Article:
What I like is the sound of my own laugh on the prairie
when two swallows dive-bomb me for walking
too close to their nest.
What I like is the sound of frogs, the just-out-of-mud sounds
of peepers grinding their song as if to sharpen it,
same song, same verse forever.
What I like is the sound of her dove,
mourning an old-old-old forever.
What I like is last year’s lespedesa, thin ladies in bonnets
Nodding yes, yes, uhuh, uhuh
What I like is last year’s indigo: dried up, faded, bent.
What I like is a locust tree, no leaves yet, but sporting—
The smell of plum brush so sweet it makes some exquisite nerve ache.
Cottonwoods with wads of nests: hankies close to the bosom.
What I like is when a quail startles me, wants to drag race,
fencerow to zenith in one gasp.
What I don’t like is when the dark military airplane rises huge
out of the horizons. What I don’t like is the jump of fear on my skin,
but I take a breath and watch it come low over my head. No shark’s
mouth open inits underbelly: it banks left in its ocean, and its
drone drains away.
What I don’t like is when a tick is running on my jeans, a red-black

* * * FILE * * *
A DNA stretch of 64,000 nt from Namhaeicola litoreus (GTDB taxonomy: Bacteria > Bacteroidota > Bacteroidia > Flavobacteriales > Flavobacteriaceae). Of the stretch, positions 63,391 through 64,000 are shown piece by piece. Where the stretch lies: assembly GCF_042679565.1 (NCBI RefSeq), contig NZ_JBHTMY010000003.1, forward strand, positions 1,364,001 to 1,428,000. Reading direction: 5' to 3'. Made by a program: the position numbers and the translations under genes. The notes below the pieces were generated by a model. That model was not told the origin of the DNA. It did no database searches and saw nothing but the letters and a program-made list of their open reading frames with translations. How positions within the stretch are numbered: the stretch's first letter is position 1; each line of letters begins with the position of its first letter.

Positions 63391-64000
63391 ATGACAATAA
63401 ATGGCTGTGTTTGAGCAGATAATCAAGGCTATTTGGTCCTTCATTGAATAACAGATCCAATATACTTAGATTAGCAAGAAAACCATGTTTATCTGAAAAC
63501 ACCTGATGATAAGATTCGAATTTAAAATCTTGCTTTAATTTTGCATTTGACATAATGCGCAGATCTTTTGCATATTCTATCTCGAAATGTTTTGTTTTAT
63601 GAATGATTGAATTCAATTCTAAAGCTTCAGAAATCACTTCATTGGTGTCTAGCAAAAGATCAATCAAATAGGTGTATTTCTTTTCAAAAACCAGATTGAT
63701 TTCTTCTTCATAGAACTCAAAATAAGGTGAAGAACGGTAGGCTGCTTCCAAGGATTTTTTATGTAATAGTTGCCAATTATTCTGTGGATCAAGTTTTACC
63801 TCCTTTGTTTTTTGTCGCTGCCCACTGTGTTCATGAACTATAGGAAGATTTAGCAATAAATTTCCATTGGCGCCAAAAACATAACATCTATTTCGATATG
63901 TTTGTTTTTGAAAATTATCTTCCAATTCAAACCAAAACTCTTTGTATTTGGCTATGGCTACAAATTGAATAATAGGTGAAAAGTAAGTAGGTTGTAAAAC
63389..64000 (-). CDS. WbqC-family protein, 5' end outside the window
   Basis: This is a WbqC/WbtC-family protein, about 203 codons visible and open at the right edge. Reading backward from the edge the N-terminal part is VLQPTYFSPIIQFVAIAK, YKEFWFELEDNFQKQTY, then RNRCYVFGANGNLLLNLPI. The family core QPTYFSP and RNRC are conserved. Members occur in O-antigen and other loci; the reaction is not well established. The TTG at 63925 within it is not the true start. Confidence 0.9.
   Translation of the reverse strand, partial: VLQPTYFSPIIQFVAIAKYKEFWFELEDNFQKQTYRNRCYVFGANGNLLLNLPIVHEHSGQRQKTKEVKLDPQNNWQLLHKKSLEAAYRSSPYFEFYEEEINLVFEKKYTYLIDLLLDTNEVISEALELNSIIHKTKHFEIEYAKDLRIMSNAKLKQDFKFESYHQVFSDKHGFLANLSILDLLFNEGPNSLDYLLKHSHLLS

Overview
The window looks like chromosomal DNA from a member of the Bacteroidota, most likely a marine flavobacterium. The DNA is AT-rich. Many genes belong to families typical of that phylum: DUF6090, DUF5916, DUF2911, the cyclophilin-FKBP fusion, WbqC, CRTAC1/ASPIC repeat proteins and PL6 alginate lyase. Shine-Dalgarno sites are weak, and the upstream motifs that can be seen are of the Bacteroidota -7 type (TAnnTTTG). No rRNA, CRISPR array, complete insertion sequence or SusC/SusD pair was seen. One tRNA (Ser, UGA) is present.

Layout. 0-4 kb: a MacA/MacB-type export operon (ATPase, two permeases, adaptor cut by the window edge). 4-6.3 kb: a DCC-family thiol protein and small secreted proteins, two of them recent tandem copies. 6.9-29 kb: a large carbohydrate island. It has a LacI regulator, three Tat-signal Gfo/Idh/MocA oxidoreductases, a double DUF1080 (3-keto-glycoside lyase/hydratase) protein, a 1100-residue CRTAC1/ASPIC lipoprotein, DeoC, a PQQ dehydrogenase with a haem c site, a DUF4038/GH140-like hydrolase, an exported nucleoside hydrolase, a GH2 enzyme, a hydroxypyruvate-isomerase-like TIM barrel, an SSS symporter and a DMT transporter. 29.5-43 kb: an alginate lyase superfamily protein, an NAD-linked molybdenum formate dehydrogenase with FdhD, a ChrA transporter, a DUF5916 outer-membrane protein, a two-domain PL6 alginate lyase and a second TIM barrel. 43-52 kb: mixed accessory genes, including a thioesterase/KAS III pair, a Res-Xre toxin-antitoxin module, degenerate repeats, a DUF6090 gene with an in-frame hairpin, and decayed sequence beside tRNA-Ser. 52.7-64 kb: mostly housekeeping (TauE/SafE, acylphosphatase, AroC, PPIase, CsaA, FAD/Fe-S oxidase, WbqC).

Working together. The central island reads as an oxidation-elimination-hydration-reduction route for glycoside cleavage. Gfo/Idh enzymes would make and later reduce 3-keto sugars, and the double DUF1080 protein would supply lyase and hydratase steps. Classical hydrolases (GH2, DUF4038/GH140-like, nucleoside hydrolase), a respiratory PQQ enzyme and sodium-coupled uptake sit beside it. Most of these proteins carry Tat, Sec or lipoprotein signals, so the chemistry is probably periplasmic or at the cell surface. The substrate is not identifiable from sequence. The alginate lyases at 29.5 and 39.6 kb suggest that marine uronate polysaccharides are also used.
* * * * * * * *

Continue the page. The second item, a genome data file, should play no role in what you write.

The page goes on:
dot on my thigh, and when I brush him off, he doesn’t brush, but
flattens and sticks.
What I like is when I find a mound of dirt and I don’t know what
creature’s paws dug it.
What I like is a bob-white on this hill; the larks ringing like bells
on the next hill over.
What I like is when a deer shows herself on the ridge,
and I see her and three others running exactly on the horizon,
running on stage, the sky the backdrop, a silent movie,
each deer a small perfect silhouette bounding,
each one humpin in turn over a tiny fence.
What I like is a wind coming up out of the west.
What I like is when the wind colls my armpits and cheeks and nape
and blows over my ears, stereophonic,
music like the beginning and the whole entire point of it all:
motif, restatement, coda and conclusion
and when that winds brings to my face
the smell of Nine-Mile Prairie, April,
Like me: old, new, thawed, moist, ready.